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July brings classic summer sky, with largest full moon, aphelion

Skies are classic in July, says MSU Astronomy Professor Steve Kipp, with the largest full moon of the year, and a July 4th NASA rocket strike on the comet Tempel 1.

2006-04-09
By Dr. Steve Kipp, MSU Professor of Astronomy

The classic summer sky is on display in July.

When the sky is completely dark, the constellation Scorpius the Scorpion is found curled up low in the south. The pattern of the Scorpion's body, marked by the bright red star Antares, with a curved tail, is particularly easy to recognize. To the left of Scorpius is Sagittarius the Archer, whose bright stars make the shape of a teapot with a top, handle and spout. The white band of the Milky Way goes directly through Sagittarius. In fact, when you look at the Milky Way in Sagittarius, you are looking towards the center of the disk of stars that makes up our Galaxy.

The star patterns are fixed, but the planets and the moon move through the stars. This July at sunset, Mercury and Venus are still close together, low in the western sky at sunset. On July 8, they will be joined by a crescent moon. Bright Jupiter may be seen high in the southwest, even before the sky is completely dark. On July 17, the waxing gibbous moon will be about one apparent moon diameter from Antares in Scorpius.

NASA plans to celebrate the 4th of July this year by impacting a probe onto the nucleus of comet Tempel 1. The Impactor, about three feet across and weighing about 800 pounds, will be launched from NASA's Deep Impact Spacecraft. The nucleus of Comet Tempel 1 is about four miles across and is probably made of ices and bits of rock. The Impactor will hit the comet nucleus at a speed of 23,000 mph. NASA thinks the impact will make a crater that might be as large as a stadium. Analysis of the impact will help reveal the composition of the comet nucleus.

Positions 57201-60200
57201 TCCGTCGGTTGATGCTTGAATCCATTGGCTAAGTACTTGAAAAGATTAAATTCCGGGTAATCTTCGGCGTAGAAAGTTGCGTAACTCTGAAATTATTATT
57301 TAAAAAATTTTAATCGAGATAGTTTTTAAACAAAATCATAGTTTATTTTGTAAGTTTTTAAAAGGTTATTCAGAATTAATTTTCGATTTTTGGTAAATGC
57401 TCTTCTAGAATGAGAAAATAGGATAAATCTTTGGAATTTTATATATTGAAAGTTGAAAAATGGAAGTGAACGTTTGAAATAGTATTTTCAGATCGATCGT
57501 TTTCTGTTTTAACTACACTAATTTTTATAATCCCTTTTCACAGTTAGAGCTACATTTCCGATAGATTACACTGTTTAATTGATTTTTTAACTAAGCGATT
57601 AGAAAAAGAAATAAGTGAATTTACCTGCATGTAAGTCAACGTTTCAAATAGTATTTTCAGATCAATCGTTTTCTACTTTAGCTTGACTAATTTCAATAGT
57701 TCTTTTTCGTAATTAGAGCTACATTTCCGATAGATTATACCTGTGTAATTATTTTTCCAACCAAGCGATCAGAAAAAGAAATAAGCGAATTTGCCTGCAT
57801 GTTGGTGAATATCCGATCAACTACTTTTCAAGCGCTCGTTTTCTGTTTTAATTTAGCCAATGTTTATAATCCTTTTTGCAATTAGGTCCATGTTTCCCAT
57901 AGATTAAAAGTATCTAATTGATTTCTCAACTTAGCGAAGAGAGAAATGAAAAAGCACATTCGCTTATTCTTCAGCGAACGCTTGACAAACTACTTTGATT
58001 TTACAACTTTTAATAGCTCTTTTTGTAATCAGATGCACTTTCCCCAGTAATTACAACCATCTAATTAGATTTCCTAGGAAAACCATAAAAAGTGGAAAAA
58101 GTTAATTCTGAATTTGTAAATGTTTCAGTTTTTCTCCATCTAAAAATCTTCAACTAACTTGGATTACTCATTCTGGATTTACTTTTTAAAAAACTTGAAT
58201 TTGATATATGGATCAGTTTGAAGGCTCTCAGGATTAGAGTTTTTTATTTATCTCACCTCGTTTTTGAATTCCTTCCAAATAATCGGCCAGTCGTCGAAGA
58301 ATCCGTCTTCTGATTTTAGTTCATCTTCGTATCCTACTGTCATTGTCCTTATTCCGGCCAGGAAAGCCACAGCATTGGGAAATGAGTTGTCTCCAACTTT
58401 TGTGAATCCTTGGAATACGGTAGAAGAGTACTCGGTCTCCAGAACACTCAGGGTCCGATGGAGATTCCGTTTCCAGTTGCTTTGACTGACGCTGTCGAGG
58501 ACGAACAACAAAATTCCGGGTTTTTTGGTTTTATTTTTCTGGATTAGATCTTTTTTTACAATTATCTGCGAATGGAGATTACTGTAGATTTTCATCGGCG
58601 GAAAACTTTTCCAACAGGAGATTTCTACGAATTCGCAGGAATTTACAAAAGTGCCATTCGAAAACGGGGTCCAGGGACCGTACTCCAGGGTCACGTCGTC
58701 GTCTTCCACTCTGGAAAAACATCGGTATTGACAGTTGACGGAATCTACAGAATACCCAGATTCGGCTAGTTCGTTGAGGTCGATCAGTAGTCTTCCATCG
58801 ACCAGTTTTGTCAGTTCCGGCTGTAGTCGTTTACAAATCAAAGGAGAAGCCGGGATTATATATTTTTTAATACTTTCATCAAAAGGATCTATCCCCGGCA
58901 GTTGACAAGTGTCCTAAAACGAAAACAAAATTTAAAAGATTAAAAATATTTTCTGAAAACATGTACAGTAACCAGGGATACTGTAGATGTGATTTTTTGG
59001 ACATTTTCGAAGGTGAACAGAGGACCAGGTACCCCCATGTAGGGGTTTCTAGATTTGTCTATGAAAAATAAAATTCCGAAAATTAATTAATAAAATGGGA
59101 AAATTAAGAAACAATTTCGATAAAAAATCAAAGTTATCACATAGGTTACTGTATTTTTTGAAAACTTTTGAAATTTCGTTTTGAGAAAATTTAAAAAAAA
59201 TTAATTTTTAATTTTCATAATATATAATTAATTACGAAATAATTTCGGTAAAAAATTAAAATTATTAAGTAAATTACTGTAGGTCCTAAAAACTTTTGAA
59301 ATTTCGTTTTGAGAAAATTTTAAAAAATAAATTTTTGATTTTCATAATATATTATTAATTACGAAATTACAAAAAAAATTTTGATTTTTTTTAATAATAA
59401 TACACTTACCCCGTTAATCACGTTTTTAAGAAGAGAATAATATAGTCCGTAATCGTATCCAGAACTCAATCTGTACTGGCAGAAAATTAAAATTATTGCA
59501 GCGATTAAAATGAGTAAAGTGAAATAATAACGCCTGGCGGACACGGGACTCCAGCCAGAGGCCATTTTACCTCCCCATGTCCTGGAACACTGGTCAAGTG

This event is scheduled to happen about 1 a.m. CDT, July 4th. At that time, Comet Tempel 1 will be low on the western horizon for observers in southern Minnesota, but only visible with a telescope. The impact will make the comet much brighter for a time, but not bright enough to see with the naked eye. To learn more about this exciting event, go to the following NASA website:

http://www.nasa.gov/mission_pages/deepimpact/main/index.html

At the start of July 5th, Earth reaches aphelion, its greatest distance from the sun. Aphelion is 94,512,050 miles, not much larger than the Earth's average distance of 92,955,807 miles. The Earth's orbit is nearly circular.

July's full moon, on the 21st, is the largest of the year. This is because the full moon occurs when the moon is at perigee, its close approach to the Earth. At full moon, the ocean tides are extreme because the moon and sun are lined up and pulling together.

Near the end of July, meteors will compete with fireflies. The south delta Aquarid meteors peak July 27. Unfortunately, the last quarter moon will hide fainter meteors. Look towards the east after midnight. If you observe a few days after the peak of the meteor shower the moon will be less of a problem.

Dr. Steve Kipp is a professor of astronomy at Minnesota State University, Mankato.  Questions or comments may be sent to MSU, 141 Trafton Science Center N,  Mankato MN, 56001 or send E-mail to steven.kipp@mnsu.edu.

STARLINE is Minnesota State University's Monthly Astronomy Information Service

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